Some state lawmakers want to put the Bible back in the classroom.
"I think it's great. I do," Charlotte resident Caroline Hood said.
However, Hood also understands the Senate bill could be controversial.
"That could be offensive," Hood said.
The bill, which is gaining support in Raleigh, would allow courses for graduation credit on the Old and New Testaments.
Sen. Stan Bingham, who proposed the bill, said it shouldn't violate the constitutional separation of church and state because it's not a required class.
The American Civil Liberties Union sent Eyewitness News a statement saying that because religious belief is such a personal issue, "it's a topic best left up to the student's parents, and not government bureaucrats or school officials."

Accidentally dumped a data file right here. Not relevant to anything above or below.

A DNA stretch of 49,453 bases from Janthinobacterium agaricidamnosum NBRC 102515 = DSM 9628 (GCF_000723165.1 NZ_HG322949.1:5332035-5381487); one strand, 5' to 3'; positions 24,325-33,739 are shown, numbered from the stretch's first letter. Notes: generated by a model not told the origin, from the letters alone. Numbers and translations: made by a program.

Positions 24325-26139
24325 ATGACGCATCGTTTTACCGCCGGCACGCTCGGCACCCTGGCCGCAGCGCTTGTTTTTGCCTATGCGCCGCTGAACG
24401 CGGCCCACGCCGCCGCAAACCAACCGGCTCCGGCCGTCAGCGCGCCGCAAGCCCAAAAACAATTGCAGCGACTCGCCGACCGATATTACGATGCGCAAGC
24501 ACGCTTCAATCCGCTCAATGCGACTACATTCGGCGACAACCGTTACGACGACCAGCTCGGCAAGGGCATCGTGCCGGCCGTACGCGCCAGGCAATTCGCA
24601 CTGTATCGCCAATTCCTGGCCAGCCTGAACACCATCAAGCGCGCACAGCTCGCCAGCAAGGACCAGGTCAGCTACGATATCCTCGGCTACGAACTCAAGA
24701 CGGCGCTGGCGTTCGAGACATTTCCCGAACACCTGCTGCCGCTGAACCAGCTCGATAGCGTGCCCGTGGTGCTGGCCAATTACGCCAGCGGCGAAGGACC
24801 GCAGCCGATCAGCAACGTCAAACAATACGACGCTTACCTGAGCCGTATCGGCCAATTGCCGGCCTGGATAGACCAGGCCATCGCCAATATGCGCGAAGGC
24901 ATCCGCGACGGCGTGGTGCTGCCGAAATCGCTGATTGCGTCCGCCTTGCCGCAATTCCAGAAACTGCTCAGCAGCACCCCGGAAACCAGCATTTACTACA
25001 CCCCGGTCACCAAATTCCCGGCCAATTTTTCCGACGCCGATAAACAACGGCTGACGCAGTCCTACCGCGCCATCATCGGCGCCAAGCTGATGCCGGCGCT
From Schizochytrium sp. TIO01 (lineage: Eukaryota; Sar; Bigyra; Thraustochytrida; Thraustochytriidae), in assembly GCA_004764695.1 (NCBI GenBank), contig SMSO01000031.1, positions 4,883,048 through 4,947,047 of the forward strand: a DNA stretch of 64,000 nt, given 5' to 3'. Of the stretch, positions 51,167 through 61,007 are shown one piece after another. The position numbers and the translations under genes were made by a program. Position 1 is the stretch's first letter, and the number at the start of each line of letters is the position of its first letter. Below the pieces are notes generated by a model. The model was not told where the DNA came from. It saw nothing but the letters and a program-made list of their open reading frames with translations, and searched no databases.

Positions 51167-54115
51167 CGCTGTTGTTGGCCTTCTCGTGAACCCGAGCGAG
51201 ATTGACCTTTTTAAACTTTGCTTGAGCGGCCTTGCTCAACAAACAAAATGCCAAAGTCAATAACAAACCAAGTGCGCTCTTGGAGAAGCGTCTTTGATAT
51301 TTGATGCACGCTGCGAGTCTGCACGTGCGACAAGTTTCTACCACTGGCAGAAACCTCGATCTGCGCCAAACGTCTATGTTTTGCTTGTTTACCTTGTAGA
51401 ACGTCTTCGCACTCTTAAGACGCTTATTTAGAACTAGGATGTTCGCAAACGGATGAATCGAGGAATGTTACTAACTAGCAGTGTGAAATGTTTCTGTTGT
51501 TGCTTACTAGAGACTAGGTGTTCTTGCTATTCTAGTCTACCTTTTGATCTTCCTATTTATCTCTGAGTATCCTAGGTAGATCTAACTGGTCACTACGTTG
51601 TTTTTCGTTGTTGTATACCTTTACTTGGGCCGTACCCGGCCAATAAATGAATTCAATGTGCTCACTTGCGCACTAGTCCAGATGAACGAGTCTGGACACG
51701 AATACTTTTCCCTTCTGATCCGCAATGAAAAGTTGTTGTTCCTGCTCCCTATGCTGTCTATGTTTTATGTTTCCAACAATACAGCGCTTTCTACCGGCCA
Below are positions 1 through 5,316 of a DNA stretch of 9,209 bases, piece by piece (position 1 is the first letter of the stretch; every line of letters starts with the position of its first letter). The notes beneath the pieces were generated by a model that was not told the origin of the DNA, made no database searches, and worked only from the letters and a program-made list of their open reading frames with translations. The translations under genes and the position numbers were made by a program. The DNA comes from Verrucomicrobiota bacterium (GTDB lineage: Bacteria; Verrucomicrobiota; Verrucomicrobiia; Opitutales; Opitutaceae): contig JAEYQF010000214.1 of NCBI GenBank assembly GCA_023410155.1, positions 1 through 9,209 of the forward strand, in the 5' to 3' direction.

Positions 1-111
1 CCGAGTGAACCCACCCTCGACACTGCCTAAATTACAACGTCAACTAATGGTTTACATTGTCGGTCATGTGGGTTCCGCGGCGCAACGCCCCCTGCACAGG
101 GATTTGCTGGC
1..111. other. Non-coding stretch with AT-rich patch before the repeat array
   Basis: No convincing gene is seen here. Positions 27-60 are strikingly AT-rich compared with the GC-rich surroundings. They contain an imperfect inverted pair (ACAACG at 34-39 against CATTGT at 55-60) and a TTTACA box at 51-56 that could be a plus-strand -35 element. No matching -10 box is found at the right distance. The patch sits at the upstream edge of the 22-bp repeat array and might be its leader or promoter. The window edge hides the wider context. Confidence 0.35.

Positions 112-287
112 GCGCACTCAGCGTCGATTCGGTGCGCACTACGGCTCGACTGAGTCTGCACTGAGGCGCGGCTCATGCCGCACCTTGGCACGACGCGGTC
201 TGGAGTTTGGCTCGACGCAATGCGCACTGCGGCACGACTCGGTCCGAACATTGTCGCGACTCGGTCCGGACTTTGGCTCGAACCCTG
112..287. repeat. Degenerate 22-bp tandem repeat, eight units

Many people who reached out to Eyewitness News said the schools need help, and they said Bible classes could put the country back on track.
Many people Eyewitness News spoke with liked the idea of it being an option.
"I think it should be offered and should be left up to the students and the parents," Charlotte resident Melody Lyles said.
Lyles said it's a good history lesson.
"I don't see where it could hurt," she said.
Bingham told Eyewitness News by phone that this bill comes down to freedom.
"Freedom is what this country is based on," Bingham said. "And I believe and enjoy reading the Bible, and I certainly don't see a problem with it. Especially, it's an academic course, and it gives people the opportunity to learn."
The bill requires that teachers follow state and federal law, maintaining religious neutrality which means teachers cannot push religion on students. The bill was sent to committee.